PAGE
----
CMAAO Coronavirus Facts and Myth Buster: Mutations in COVID-19 Virus |
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CMAAO Coronavirus Facts and Myth Buster: Mutations in COVID-19 Virus
Dr KK Aggarwal,  07 August 2020
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1041:  SARS-CoV-2 virus shows little variability regardless of mutations

(Science Daily): SARS-CoV-2 mutation rate continues to below. Strain G seems to be the most widespread across Europe and Italy. The L strain from Wuhan appears to be disappearing slowly. These mutations do not seem to influence the process of developing effective vaccines.

SARS-CoV-2 has been reported to present at least six strains. Despite the mutations, the virus has demonstrated little variability, which is a positive news for the researchers working on a viable vaccine.

These results come from the most extensive study ever done on SARS-CoV-2 sequencing.

Investigators at the University of Bologna analyzed 48,635 coronavirus genomes, isolated by researchers in labs across the world. Investigators then mapped the spread and the mutations of the virus during its journey to all continents. The study was published in the journal Frontiers in Microbiology.

The first results are encouraging as they demonstrated that the coronavirus presents little variability, with about seven mutations per sample.

The variability rate of common influenza is more than double.

Federico Giorgi, a researcher at Unibo and study coordinator explained that the SARS-CoV-2 coronavirus seems optimized to affect human beings, thus explaining its low evolutionary change. This would mean that the treatments that are being developing, including a vaccine, might prove to be effective against all the virus strains.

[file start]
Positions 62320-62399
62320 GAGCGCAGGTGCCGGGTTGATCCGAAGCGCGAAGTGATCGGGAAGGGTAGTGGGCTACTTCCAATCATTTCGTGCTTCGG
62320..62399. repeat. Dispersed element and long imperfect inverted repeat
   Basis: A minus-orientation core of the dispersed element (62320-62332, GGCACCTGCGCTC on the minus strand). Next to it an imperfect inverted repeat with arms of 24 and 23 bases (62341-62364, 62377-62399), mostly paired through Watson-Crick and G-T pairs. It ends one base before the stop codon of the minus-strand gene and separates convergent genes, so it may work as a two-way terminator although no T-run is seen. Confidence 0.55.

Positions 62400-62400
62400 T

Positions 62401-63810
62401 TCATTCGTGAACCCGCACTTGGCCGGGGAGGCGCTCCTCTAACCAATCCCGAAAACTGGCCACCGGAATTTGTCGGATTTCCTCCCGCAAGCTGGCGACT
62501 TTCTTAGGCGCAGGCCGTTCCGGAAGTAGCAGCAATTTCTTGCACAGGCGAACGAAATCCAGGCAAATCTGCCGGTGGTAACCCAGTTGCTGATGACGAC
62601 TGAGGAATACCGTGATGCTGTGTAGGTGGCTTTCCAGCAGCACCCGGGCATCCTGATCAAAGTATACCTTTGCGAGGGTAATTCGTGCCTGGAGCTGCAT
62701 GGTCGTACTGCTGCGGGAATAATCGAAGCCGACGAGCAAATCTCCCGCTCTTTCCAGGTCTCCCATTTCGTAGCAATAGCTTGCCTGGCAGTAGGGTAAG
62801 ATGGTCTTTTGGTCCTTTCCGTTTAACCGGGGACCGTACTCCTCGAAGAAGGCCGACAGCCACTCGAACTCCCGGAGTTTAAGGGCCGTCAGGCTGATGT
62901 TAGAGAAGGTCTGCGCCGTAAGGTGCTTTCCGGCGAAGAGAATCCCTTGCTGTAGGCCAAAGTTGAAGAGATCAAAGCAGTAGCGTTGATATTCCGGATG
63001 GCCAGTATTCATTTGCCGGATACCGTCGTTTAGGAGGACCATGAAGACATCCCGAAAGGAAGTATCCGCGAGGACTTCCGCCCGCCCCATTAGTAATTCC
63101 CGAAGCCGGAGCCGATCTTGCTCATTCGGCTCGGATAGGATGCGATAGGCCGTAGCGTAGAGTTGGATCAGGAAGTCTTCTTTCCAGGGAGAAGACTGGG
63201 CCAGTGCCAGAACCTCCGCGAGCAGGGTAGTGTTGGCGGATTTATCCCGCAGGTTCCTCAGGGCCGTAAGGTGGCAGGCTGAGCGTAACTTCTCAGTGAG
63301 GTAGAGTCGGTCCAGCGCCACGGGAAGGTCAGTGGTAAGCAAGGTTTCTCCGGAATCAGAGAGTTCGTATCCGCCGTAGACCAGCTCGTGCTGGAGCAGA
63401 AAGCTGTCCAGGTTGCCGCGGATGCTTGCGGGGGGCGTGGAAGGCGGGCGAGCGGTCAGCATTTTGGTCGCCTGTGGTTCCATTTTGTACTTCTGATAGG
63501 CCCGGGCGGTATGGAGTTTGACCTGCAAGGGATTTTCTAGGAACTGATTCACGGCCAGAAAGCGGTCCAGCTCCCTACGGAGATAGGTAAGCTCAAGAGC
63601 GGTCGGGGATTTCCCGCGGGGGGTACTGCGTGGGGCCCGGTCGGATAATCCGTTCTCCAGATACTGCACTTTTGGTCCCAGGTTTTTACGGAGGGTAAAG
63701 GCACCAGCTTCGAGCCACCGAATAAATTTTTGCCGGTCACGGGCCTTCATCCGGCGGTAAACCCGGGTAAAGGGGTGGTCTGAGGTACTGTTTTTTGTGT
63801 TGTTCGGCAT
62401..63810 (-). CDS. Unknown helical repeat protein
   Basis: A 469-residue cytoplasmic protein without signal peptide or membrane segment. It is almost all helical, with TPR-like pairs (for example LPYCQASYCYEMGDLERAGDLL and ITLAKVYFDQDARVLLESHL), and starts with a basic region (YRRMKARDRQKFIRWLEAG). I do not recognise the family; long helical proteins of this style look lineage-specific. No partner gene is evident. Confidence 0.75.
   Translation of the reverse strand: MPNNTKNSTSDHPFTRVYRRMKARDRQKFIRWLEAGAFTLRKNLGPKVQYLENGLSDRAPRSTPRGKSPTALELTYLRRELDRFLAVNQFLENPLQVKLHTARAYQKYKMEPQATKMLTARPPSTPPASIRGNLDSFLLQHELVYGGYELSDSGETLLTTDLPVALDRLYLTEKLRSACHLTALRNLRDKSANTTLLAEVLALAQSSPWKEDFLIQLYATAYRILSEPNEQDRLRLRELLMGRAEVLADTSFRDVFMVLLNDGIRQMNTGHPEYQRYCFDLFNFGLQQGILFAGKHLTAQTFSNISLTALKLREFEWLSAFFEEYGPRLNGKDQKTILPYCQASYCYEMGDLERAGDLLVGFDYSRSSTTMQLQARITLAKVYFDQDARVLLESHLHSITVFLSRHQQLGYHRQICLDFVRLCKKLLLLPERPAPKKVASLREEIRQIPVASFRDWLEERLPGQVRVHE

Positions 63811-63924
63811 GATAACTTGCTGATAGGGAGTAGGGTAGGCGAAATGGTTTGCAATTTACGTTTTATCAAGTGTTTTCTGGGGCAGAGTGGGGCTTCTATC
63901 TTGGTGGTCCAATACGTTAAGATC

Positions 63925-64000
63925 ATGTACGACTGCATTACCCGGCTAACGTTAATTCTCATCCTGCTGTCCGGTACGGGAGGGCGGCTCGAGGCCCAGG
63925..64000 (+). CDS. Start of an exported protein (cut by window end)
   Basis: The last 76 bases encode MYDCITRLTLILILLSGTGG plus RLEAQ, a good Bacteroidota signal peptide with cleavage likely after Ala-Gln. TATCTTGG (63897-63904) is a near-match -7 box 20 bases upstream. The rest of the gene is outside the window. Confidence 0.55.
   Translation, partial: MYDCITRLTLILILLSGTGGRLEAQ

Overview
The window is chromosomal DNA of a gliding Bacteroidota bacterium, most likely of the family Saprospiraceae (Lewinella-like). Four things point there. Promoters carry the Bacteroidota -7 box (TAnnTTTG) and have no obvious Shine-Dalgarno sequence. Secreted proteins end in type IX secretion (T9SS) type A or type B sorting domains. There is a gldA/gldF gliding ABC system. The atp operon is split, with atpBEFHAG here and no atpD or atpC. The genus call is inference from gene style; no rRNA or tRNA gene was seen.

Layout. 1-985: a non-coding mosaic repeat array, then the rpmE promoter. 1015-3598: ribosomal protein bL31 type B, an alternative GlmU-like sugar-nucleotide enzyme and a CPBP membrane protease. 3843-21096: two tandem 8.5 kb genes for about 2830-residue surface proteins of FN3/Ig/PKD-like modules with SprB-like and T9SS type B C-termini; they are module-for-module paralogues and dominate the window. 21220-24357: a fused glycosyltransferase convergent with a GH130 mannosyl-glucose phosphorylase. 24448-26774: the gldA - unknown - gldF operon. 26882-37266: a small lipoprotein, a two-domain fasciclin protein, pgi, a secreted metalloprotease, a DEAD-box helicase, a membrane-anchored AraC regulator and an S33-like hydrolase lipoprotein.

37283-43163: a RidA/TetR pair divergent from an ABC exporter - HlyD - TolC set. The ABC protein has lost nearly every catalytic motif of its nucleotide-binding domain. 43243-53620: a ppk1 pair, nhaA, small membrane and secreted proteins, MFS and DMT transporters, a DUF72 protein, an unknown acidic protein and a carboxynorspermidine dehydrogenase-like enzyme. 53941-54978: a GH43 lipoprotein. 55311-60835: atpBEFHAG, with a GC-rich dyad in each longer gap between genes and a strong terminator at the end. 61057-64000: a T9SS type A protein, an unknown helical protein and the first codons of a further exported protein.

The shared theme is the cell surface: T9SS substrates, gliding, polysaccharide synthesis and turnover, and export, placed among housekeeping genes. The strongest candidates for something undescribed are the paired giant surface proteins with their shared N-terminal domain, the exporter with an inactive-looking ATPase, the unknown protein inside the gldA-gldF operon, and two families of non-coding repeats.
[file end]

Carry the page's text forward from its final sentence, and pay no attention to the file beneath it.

There are six strains of coronavirus presently:

  • The original -the L strain -that appeared in Wuhan in December 2019.
  • Its first mutation - the S strain–that appeared at the beginning of 2020.
  • Strains V and G- since mid-January 2020.

Strain G has been the most widespread till date. It mutated into strains GR and GH at the end of February 2020.

Strain G and its related strains GR and GH have been the most widespread till date, and account for74% of all gene sequences that were analyzed in the study. These strains present four mutations, two of which can change the sequence of the RNA polymerase and Spike proteins of the virus. This could possibly have a role in facilitating the spread of the virus.

Strains G and GR seem to be most widespread across Europe and Italy. GH strain appears close to non-existence in Italy, but is more widespread in France and Germany. This possibly validates the effectiveness of containment methods.

The most widespread strain in North America is GH, while GR strain occurs more frequently in South America.

In Asia, where the L strain initially appeared, the spread of G, GH and GR strains is gaining pace.

These strains came to Asia at the beginning of March, over a month after their spread in Europe.

On a global level, strains G, GH and GR are increasing. Strain S exists in some restricted areas in the US and Spain. L and V strains seem to be gradually disappearing.

 

Dr KK Aggarwal

President CMAAO, HCFI and Past National President IMA

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